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Indianapolis Colts' biggest X-factors that will define 2024 season | Sporting News

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Indianapolis Colts' biggest X-factors that will define 2024 season | Sporting News


The Indianapolis Colts are looking to build upon the promising things they showed in the first season under Shane Steichen.

The franchise hasn’t been to the playoffs since 2020 and the last time they won the AFC South was in 2014. 

If that is going to change in 2024, they will need certain X-factors to go their way and take them to the next stage of the Steichen era.

MORE: Winners and losers from Colts’ offseason workouts

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Whether it’s one player, a position group, or a coach, let’s take a look at the biggest X-factors for the Colts for the upcoming season: 

Colts’ biggest X-factors in 2024

Anthony Richardson’s health and development 

2024 for the Colts will be defined by Richardson’s health. Sure, they could be competitive with Joe Flacco as we saw what Shane Steichen did with Gardner Minshew in 2023. But having a healthy AR over a 39-year-old Flacco can be the difference that leads to Indianapolis ending their drought of winning the division.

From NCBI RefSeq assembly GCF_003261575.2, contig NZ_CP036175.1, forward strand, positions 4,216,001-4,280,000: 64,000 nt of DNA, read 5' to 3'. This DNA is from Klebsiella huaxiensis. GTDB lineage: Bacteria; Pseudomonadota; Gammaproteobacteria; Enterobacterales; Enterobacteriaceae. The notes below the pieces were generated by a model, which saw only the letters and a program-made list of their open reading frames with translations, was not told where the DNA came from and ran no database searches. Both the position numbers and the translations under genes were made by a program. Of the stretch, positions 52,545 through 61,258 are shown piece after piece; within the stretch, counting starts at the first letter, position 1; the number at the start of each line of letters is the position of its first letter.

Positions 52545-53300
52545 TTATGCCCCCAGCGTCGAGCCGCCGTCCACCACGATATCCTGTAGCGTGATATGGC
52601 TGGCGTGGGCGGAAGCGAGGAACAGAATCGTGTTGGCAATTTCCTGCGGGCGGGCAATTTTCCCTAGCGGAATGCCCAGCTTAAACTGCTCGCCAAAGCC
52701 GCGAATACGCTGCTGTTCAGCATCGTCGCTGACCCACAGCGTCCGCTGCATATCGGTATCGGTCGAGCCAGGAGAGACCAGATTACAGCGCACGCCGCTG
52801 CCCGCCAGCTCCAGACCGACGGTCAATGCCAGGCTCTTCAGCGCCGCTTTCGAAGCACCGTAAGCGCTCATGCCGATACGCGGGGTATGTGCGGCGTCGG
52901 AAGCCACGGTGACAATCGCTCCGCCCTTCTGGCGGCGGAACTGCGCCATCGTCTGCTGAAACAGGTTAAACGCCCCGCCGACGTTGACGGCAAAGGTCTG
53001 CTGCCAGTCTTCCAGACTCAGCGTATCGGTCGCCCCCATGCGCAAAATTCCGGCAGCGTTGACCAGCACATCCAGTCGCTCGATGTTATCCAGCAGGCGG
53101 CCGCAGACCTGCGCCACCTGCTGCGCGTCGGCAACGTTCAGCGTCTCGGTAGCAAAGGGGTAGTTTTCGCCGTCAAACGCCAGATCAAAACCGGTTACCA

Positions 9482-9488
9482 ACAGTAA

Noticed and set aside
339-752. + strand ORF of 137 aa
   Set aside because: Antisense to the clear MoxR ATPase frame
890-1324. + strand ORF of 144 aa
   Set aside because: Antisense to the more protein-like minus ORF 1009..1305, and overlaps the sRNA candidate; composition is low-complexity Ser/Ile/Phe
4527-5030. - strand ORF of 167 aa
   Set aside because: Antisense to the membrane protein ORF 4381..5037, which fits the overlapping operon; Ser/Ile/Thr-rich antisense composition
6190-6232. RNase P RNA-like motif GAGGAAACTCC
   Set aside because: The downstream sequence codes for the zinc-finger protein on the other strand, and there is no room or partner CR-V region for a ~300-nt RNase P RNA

The slight scare from Richardson resting during the minicamp last week is all the Colts hope they deal with his shoulder this year. Outside of health concerns, his development as a quarterback is just as important to this season’s success. 

With more consistency in certain areas of his game, he can help elevate the passing attack as a threat to take the top off the defense with his arm while they have to respect what he can do with his legs. Richardson’s development as a passer can lead to a more explosive offense for the Colts. 

Growth from young pieces in Colts secondary

If the Indy defense is going to take the next step in the third season under Gus Bradley, they will need the youth in the secondary to show some growth in 2024. It starts with the boundary cornerbacks, which is going to be a position battle between JuJu Brents, Dallis Flowers, and Jaylon Jones during the preseason.